If you were ever formally schooled in Advertising or Marketing, you’re probably familiar with the AIDA acronym first coined by American Advertising guru and advocate E. St. Elmo Lewis, who was inducted into the Advertising Hall of Fame late in life (yeah, we didn’t know such a thing existed either). Though Lewis first came up with the fundamental concepts behind AIDA over a hundred years ago, the theory behind AIDA still applies even to mediums that only arose long after his death — such as, in our case, the Internet. So what is AIDA and how should it be affecting your Web Design practices? Read on to find out.
What is AIDA?: An Overview
Not all of us enrolled in Advertising 101 in college, and thus many people less familiar with advertising theory don’t know what AIDA is. AIDA refers to set of steps that an advertiser or marketer needs to promote in order to effectively engage a person with an advertisement and elicit the desired response. Here’s an outline of the acronym and its meanings:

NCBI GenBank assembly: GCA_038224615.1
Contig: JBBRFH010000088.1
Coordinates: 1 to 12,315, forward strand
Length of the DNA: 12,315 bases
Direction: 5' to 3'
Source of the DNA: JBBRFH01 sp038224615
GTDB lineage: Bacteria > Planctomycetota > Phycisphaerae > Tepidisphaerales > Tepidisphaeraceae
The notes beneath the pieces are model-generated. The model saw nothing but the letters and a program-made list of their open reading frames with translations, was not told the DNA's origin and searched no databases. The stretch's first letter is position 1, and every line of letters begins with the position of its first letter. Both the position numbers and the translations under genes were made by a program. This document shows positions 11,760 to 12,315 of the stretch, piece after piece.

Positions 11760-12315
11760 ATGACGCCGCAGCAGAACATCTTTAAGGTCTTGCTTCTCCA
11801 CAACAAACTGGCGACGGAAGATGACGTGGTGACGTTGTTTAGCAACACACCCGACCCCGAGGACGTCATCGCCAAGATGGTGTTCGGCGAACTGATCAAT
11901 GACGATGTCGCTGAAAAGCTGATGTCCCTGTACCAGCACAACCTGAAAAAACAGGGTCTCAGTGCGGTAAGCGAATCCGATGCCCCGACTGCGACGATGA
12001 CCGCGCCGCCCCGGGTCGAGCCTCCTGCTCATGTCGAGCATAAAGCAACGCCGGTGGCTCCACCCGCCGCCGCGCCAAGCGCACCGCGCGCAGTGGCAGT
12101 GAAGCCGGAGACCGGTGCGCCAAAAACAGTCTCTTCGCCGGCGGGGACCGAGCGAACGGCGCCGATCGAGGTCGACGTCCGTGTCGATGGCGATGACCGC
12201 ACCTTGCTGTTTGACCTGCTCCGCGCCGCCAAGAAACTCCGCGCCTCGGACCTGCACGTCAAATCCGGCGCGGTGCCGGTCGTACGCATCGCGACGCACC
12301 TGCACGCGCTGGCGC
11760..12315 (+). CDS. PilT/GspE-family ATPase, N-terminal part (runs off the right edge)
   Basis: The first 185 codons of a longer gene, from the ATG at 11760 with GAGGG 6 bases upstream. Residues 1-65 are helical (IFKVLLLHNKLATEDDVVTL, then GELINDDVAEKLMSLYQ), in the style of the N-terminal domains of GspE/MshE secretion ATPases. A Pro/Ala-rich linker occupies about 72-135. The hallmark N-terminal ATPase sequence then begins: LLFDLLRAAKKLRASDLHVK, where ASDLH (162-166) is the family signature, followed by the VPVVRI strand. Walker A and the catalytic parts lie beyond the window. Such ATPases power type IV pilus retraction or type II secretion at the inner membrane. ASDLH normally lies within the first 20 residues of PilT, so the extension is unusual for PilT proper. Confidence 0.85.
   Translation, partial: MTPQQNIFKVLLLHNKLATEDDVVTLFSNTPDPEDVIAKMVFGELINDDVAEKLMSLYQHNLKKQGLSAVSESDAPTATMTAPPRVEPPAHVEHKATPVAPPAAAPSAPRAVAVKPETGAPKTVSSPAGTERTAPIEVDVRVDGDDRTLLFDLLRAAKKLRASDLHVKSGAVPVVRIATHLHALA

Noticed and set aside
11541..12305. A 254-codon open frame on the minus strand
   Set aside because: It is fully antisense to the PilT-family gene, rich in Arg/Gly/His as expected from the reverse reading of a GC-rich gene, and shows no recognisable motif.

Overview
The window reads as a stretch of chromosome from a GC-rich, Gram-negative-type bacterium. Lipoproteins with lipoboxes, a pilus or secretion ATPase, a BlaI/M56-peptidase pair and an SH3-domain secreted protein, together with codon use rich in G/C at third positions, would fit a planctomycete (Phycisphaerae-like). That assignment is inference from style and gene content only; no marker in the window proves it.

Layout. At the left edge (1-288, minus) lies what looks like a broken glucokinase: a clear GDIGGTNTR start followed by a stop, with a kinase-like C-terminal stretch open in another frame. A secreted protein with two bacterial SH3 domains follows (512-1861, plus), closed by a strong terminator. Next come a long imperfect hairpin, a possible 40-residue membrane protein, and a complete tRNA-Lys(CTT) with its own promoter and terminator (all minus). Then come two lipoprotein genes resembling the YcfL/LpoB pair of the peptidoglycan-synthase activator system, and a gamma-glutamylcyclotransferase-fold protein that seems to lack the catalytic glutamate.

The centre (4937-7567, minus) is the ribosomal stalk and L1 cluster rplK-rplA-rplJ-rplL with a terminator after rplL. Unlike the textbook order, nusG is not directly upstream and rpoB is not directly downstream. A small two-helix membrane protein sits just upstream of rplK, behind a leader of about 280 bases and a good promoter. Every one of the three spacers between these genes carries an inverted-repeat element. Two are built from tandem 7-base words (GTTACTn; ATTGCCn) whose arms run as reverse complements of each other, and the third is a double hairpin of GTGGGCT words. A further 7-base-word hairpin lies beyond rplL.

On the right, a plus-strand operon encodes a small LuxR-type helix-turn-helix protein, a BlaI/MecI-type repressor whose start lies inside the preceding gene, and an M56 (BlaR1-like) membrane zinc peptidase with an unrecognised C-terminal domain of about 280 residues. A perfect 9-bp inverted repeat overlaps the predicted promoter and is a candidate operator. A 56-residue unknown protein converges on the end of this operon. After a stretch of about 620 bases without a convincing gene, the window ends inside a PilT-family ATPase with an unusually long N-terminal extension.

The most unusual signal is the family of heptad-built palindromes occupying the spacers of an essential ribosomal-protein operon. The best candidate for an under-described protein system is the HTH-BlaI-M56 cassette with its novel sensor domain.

- Attention/Awareness — A successful advertisement needs to draw the attention and attract viewers to actually pay attention to it. Failure to do this means a reader, passerby, listener or whatever simply won’t pay attention to your ad.
- Interest — After you have the attention of someone, you need to pique interest in your product or service. What makes the product unique and advantageous, and why are we interested in continuing to read? Lists of features are boring, but illustrating the great benefits a product or service has can really draw in consumers.
- Desire — Once interest has been effectively generated in customer, you need to drive their desire for the product or service. If someone doesn’t want the good or service, then the advertisement has failed in its job.